It was a tale of two industrials.
Wall Street got a flood of earnings reports Wednesday, including those of machinery giant Caterpillar and beleaguered airplane manufacturer Boeing. Shares of Caterpillar initially plunged while Boeing shares popped, but the two stocks ended the trading day on a less drastic note, up about 1% each.
Experts see much more risk ahead for one stock than the other.
“Boeing is not out of the woods,” Gina Sanchez, founder and CEO at Chantico Global, told CNBC’s “Trading Nation” on Wednesday. “They have, actually, a few things that could still act on their stock negatively more than positively at the moment.”
While both stocks appear to be “largely trendless” to Sanchez, Boeing’s 737 Max issues and exposure to the U.S. trade dispute with the European Union pose an outsized threat to its stock, she said.
“Boeing … has a lot more event risk,” she said. “You basically have not only the issues with the 737 Max, which have been really continuing to plague Boeing, but remember that Boeing is also at the knife’s edge of a tariff tiff between the U.S. and the EU, and the Boeing-Airbus WTO announcement basically will probably result in a retaliation by the EU.”
The World Trade Organization earlier this month ruled in favor of U.S. allegations that European countries had granted illegal subsidies to Airbus. The ruling paved the way for tariffs on $7.5 billion worth of EU goods.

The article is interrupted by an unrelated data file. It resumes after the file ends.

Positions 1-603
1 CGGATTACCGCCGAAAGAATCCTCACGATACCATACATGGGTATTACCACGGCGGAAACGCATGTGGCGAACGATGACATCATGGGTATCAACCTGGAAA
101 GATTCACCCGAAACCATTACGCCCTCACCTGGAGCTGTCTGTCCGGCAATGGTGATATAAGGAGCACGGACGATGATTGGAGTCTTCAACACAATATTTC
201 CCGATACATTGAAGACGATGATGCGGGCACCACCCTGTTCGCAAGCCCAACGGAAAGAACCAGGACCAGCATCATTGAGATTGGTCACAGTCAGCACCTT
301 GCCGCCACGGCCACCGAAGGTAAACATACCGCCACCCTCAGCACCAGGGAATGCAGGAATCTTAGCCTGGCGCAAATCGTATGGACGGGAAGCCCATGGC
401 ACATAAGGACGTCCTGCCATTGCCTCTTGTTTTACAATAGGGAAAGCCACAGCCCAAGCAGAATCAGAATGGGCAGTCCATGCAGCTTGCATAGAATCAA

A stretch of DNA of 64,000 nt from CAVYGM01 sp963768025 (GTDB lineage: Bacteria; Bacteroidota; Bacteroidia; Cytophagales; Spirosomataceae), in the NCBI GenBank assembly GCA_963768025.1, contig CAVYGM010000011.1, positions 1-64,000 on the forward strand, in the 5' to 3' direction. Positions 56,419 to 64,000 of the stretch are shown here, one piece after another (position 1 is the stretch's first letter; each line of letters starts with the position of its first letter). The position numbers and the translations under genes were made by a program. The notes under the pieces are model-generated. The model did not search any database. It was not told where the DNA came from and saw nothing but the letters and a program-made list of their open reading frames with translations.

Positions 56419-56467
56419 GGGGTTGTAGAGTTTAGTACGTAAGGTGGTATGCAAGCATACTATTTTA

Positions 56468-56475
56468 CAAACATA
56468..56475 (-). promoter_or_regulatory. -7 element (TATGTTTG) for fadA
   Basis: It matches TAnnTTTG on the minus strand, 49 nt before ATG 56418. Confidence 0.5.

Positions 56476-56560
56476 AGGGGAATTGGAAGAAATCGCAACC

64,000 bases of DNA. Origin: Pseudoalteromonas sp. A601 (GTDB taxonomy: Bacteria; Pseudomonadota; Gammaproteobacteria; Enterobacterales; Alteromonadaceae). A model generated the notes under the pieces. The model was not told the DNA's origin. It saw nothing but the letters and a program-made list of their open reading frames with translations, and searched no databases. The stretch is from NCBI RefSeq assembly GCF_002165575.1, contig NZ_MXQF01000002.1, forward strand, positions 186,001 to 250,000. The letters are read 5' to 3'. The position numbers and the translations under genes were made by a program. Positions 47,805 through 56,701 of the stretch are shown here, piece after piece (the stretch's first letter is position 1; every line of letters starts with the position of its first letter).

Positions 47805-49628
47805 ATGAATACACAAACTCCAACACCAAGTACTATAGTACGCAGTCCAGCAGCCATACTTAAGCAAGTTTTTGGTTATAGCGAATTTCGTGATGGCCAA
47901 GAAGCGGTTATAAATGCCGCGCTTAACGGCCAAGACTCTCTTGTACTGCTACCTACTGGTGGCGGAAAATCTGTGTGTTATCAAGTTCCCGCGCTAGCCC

Add to that the seemingly weakening economic layout, and this environment doesn’t bode well for Boeing or Caterpillar, Sanchez said.
“I think the general story is, ‘Hey, we’re going into a downturn. These kinds of stocks tend to go down with it.’ But if you have added momentum to that downturn, then I would really stay away,” she said. “So, I think Boeing is the really more negative story of the two.”
Mark Newton, longtime technical analyst and founder and president of Newton Advisors, is also a Boeing bear.
“Really, the key level for this is going to be 320, the most recent lows,” Newton said in the same “Trading Nation” interview, pointing to a long-term chart of the stock. The stock closed Wednesday at $340.50.
“Getting under [$320] would be a larger negative” for Boeing, Newton said, adding that the stock is still in recovery mode after an overbought rally that took it from around $100 in early 2016 to around $450 early last year.
“I think the stock just got substantially overbought, and, technically, it’s not a great sign to get so overbought and then gradually start to roll over,” he said. “So I’m a little more bearish on Boeing in the months and years to come, I think into 2022. But … 320 is going to be a key level.”
Caterpillar shares didn’t look “too attractive” to Newton here, either.
“The stock has really been falling for the last 20 months, but if anything, the decline has been pretty mild compared to how the stock had risen prior to the pullback,” he said, citing a chart.
“It’s given back about 50% of the bigger range. I don’t view that as too much of a negative,” Newton said. “If it gets over 135, that would actually be a pretty good positive for this stock in thinking it could finally play catch-up to stocks like Deere in the machinery space which have been substantially stronger. So, right now, CAT has been a laggard, but it’s tough to pin this on tariffs, I think, just because it peaked out largely about 20 months ago.”
Boeing is up nearly 6% year to date, while Caterpillar is up almost 7%.
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